Tropic Sprockets by Ian Brockway
"A Separation" is the Academy Award winning film in this year's foreign film category. It tells a story of overwhelming stubbornness, betrayal secrecy, and religion under social pressures, raising the question of whether or not to do what is humanly moral or to remain petty in the face of Ego. The narrative is half "Kramer vs. Kramer" and half French tragedy in the tradition of "Jean de Florette" and its sequel "Manon of the Spring". Despite these influences however, "A Separation" is uniquely its own with traces of Franz Kafka's "The Trial" under its invasive cry of a muezzin's call to prayer.
An Iranian couple Nader (Peyman Moaadi) and Simin (Leila Hatami) want a divorce. Simin wants to move to find a better life for their daughter Termeh (Sarina Farhadi). The husband refuses citing the responsibility of taking care of his bedridden father. The reality: the two parents can't stand each other. What follows is a battle of wills, how far can selfishness go? And what part does a fundamentalist religion play, if any, in serving, or reigning in our egotistical urges?
The court rules that there is no valid evidence for the divorce. Simin moves out. Nader hires a lady, Razieh (Sarieh Bayat) who is deeply conservative. Razieh quickly becomes overworked and loses track of the bedridden father who has Alzheimer's. She tries to rescue him and does, but Nader goes into a rage at finding his father tied to the bed with money missing. This sets off a chain reaction of moral catastrophes that are heart-squashing and electrically intense with an abundance of cultural voltage. Nader, who at first glance seems measured and delicate, becomes increasingly self absorbed and maniacal as the film progresses. There is no humility in him. Deep within his masculinity, Nader cannot admit he is wrong.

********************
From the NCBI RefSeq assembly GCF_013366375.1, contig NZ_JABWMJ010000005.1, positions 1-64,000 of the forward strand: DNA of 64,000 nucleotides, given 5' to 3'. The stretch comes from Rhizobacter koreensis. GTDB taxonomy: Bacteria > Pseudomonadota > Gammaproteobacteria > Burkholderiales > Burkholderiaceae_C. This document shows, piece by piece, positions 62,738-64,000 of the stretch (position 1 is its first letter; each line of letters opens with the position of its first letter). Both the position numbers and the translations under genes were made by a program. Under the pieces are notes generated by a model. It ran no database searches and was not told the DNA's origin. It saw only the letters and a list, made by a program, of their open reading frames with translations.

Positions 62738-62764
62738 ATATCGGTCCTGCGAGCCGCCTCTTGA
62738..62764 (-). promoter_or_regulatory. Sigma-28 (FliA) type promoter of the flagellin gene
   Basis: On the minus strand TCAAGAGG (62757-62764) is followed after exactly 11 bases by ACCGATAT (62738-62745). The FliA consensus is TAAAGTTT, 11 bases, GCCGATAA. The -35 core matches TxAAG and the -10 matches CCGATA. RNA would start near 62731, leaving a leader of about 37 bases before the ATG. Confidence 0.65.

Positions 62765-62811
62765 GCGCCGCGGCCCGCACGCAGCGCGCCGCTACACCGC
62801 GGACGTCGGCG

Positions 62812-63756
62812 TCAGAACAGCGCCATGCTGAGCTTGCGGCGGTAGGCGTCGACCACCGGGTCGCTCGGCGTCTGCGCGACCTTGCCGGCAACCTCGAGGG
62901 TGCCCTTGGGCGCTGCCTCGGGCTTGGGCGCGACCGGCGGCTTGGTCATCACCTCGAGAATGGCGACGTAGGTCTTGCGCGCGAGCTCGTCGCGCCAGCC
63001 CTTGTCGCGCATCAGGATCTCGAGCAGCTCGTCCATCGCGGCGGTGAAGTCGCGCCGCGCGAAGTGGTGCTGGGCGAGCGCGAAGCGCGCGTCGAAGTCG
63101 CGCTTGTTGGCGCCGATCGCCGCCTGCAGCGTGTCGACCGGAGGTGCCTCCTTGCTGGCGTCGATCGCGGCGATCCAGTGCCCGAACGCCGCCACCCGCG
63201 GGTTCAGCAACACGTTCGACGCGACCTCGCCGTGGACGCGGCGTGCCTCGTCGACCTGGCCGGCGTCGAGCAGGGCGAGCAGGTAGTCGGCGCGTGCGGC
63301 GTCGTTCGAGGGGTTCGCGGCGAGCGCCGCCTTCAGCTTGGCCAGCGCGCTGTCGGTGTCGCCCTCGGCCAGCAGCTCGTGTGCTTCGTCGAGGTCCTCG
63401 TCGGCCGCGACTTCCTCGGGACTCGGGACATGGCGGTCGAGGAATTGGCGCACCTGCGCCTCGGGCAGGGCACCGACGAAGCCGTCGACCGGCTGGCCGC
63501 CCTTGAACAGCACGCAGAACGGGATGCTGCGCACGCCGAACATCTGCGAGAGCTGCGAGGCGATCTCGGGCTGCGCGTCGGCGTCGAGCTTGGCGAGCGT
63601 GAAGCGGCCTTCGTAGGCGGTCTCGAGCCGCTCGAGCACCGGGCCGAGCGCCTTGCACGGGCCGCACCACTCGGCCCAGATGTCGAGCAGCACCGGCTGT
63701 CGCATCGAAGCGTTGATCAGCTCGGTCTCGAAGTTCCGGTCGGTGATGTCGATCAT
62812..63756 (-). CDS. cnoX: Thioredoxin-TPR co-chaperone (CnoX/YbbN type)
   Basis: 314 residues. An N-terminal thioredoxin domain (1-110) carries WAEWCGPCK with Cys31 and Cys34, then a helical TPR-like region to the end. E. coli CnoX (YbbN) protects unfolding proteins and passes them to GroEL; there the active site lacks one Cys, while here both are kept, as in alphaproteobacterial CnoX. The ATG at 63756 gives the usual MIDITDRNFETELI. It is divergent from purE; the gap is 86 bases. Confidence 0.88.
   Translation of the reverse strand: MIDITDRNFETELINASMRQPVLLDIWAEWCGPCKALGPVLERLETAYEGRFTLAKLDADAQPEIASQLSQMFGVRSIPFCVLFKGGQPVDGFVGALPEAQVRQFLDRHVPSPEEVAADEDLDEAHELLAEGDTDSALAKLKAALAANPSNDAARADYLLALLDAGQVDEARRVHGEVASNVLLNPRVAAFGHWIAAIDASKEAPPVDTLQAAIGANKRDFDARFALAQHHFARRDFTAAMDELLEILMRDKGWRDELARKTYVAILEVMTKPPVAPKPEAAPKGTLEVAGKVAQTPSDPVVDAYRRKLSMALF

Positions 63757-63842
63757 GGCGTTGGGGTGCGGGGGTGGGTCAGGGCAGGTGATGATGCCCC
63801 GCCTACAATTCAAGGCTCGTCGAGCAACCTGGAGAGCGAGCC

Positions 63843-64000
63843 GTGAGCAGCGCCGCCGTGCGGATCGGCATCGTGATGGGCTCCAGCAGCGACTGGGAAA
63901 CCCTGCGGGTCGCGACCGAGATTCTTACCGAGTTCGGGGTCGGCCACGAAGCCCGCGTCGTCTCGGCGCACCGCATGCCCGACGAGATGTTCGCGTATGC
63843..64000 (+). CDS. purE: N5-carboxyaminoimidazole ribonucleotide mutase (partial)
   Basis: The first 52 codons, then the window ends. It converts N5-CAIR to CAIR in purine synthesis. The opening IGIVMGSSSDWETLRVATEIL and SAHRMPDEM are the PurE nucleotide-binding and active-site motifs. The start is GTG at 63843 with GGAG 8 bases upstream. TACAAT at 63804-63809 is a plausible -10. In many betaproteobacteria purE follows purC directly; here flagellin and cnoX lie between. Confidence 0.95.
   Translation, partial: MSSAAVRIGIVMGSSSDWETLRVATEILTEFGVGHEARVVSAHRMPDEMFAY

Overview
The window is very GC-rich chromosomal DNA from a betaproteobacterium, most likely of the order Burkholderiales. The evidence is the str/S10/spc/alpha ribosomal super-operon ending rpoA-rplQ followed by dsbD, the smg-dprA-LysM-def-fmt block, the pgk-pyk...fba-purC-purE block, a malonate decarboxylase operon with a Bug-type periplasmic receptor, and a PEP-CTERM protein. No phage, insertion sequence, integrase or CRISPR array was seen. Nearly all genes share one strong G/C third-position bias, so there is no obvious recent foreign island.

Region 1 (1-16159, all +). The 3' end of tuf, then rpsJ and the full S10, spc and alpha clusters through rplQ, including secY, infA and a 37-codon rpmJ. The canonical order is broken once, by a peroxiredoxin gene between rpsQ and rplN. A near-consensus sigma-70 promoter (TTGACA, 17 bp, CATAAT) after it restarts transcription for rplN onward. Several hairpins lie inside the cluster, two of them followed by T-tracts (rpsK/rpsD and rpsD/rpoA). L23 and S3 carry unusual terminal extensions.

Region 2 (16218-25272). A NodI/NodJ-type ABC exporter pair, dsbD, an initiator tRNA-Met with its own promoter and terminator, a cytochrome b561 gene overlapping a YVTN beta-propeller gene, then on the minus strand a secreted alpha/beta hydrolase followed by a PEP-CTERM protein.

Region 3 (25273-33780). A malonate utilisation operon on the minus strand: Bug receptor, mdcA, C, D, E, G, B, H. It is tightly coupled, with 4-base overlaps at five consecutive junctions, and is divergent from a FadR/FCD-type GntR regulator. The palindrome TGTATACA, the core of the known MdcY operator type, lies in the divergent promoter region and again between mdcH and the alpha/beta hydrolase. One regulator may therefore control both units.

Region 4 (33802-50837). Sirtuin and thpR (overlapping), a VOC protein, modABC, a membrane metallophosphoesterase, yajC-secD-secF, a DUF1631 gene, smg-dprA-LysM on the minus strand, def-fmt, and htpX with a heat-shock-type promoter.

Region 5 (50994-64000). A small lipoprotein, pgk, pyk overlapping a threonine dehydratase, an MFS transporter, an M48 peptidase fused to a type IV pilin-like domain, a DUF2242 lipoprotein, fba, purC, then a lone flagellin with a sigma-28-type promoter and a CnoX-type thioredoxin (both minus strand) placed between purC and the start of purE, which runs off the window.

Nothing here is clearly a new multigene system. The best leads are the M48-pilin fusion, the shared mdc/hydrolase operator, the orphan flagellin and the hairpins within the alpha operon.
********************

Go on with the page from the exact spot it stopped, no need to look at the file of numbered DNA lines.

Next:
Although the two parents are an upper middle class couple, the guilt of Razieh's poverty casts a shadow over everything along with her talk of martyrs and the Qu'ran. Her religion is iron-clad pitted against Nader's self-assuredness. Both are self righteous. This is how family feuds are started and sometimes never finished without blood.
Nader and Simin are literally sequestered in a hall of doors without end. They spend lots of time opening and closing them. There are just as many problems as there are doors in the film. Numerous people ceaselessly rush about the house, either potential allies or witnesses against Nader. Even Razieh's little daughter shoots baleful looks at the family. In one scene, the girl plays with the invalid father's oxygen tank, as if playing with a fly. Children are not innocent here, only spontaneous.
This film has no heroes and there are no solutions. "A Separation" is a true arabesque of anxiety and horribly, it falls to Termeh to give the last word.
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